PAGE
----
My daughter came in from Telluride and did an unbelievable job in cleaning up and fixing up my apartment which had been full of boxes and a small clear space where my bed was.
I’m trying to go back through 4 months of emails and answer those that need answering.
MichaelV wrote on MarnaDR's wall
Welcome to this site. I have been fighting aggressive prostate cancer for 11 years. I have made some mistakes and done a few things right in those years. I have posted a detailed writing of my journey for the past 11 years in the hopes that it may help others to see my mistakes and inform them on some of the things that may happen. In any event, I am glad you found this site. Here there are many "firsthand" information people who may be able to answer questions you have. In any event, don't forget the three main things to remember: Always get a second or third hand opinion; don't do anything to your body if it doesn't feel right or if you have that sinking feeling for no apparent reason that this is wrong for you; last, always keep a positive attitude and treat yourself like the temple you are. You are the caretaker of the temple and only you can guide yourself through this maze of decisions one who has cancer is continually faced with. The positive attitude can heal you as much as the treatment and drugs can.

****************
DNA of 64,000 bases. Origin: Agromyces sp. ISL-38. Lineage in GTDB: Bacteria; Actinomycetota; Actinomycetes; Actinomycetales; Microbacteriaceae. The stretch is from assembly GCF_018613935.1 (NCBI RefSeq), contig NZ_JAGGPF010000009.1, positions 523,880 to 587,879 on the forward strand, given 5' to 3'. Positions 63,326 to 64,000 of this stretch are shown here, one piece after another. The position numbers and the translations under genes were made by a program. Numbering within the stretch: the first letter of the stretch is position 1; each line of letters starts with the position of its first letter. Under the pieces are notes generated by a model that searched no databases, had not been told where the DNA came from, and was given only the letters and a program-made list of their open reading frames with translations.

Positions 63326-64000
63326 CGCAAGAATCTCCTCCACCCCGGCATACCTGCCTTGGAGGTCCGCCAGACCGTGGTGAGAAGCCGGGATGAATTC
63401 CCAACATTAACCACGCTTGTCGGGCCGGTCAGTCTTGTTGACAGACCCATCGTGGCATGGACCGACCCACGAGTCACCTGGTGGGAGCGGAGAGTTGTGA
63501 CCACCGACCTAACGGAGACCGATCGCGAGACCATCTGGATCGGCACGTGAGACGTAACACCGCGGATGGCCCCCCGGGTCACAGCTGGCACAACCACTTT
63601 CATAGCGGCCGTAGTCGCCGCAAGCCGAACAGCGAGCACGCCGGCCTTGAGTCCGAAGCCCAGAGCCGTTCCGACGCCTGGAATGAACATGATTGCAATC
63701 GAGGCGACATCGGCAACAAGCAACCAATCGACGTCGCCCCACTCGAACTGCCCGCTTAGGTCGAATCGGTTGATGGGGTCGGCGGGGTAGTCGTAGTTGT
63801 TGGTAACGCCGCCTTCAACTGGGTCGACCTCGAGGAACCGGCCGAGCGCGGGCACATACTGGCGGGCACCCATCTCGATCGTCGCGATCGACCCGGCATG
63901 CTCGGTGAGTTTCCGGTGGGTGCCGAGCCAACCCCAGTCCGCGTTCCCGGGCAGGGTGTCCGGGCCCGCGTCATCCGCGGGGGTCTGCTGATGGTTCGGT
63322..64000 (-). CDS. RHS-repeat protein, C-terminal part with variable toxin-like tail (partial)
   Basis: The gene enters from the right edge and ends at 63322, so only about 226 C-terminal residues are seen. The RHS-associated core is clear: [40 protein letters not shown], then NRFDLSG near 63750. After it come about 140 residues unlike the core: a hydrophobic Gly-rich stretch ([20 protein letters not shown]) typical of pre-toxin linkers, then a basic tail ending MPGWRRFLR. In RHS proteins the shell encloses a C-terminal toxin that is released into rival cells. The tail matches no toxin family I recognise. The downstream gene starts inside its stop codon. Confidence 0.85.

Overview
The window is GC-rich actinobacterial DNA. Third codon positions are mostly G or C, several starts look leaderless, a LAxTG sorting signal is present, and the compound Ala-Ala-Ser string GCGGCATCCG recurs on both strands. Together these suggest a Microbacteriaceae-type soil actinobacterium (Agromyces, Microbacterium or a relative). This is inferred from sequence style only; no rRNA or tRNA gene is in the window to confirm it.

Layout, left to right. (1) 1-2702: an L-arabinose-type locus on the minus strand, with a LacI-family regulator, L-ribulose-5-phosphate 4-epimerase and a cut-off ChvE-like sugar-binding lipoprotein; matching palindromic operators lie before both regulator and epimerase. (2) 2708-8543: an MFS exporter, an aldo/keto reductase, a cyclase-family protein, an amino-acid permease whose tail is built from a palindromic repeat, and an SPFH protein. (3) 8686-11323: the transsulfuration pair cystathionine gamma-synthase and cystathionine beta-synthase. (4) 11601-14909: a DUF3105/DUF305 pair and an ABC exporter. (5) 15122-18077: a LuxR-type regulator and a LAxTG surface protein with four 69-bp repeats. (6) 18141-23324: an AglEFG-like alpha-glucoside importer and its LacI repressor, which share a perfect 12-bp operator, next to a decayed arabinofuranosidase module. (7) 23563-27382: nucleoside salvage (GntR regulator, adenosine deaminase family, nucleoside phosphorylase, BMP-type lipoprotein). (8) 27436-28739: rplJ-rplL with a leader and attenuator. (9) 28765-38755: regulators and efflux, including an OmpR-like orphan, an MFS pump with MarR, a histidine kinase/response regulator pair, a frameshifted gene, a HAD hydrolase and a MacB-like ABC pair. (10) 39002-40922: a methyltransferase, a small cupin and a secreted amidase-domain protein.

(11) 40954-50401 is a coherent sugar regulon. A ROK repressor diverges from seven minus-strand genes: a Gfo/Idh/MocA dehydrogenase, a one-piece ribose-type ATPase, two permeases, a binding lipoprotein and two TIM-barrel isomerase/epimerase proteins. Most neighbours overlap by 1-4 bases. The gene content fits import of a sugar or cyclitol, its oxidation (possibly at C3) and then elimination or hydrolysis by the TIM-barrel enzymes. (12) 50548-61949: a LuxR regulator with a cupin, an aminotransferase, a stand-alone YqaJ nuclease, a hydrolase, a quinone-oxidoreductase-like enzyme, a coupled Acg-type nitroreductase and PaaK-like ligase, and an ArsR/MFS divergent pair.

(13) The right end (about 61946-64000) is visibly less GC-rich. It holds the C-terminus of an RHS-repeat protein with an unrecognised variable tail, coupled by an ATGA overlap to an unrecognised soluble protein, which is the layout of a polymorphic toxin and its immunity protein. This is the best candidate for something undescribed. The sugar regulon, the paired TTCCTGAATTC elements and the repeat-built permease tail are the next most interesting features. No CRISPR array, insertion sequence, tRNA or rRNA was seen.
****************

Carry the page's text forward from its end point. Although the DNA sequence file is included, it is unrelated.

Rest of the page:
Know that we are here for you and many of us have walked the same scary path as yourself with, in some cases, far less information, and knowledge. Use this site to assist in your education of what has gone on all around the world in the fight to control this disease. The great thing is it is all firsthand knowledge and that you are not alone in this struggle to control your particular cancer.
I hope that you find peace in this battle for it will do you more good than any drugs or treatments. May your God go with you, help you through the hard times, and enjoy the good times.
Welcome aboard. Michael